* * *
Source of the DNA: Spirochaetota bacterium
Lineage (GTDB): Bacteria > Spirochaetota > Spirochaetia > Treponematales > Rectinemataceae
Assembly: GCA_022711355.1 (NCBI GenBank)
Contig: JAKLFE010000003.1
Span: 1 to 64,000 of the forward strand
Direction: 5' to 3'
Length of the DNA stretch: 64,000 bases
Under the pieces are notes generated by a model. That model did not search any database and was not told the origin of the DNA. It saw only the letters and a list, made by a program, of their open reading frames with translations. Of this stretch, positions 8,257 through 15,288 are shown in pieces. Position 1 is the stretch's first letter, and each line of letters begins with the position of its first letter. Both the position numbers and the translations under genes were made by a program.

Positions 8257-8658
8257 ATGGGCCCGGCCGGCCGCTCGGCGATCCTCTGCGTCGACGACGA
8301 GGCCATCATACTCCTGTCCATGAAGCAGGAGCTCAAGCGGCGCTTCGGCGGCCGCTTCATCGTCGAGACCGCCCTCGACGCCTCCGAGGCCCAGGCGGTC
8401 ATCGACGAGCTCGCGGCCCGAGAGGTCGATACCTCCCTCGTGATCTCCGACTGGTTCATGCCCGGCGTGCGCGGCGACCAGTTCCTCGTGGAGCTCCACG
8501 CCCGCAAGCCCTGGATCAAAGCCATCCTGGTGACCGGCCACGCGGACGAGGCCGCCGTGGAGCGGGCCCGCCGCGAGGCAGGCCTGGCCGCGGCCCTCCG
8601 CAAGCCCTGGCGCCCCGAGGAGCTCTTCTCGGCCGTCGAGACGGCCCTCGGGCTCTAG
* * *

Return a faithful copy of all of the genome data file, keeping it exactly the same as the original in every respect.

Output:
Source of the DNA: Spirochaetota bacterium
Lineage (GTDB): Bacteria > Spirochaetota > Spirochaetia > Treponematales > Rectinemataceae
Assembly: GCA_022711355.1 (NCBI GenBank)
Contig: JAKLFE010000003.1
Span: 1 to 64,000 of the forward strand
Direction: 5' to 3'
Length of the DNA stretch: 64,000 bases
Under the pieces are notes generated by a model. That model did not search any database and was not told the origin of the DNA. It saw only the letters and a list, made by a program, of their open reading frames with translations. Of this stretch, positions 8,257 through 15,288 are shown in pieces. Position 1 is the stretch's first letter, and each line of letters begins with the position of its first letter. Both the position numbers and the translations under genes were made by a program.

Positions 8257-8658
8257 ATGGGCCCGGCCGGCCGCTCGGCGATCCTCTGCGTCGACGACGA
8301 GGCCATCATACTCCTGTCCATGAAGCAGGAGCTCAAGCGGCGCTTCGGCGGCCGCTTCATCGTCGAGACCGCCCTCGACGCCTCCGAGGCCCAGGCGGTC
8401 ATCGACGAGCTCGCGGCCCGAGAGGTCGATACCTCCCTCGTGATCTCCGACTGGTTCATGCCCGGCGTGCGCGGCGACCAGTTCCTCGTGGAGCTCCACG
8501 CCCGCAAGCCCTGGATCAAAGCCATCCTGGTGACCGGCCACGCGGACGAGGCCGCCGTGGAGCGGGCCCGCCGCGAGGCAGGCCTGGCCGCGGCCCTCCG
8601 CAAGCCCTGGCGCCCCGAGGAGCTCTTCTCGGCCGTCGAGACGGCCCTCGGGCTCTAG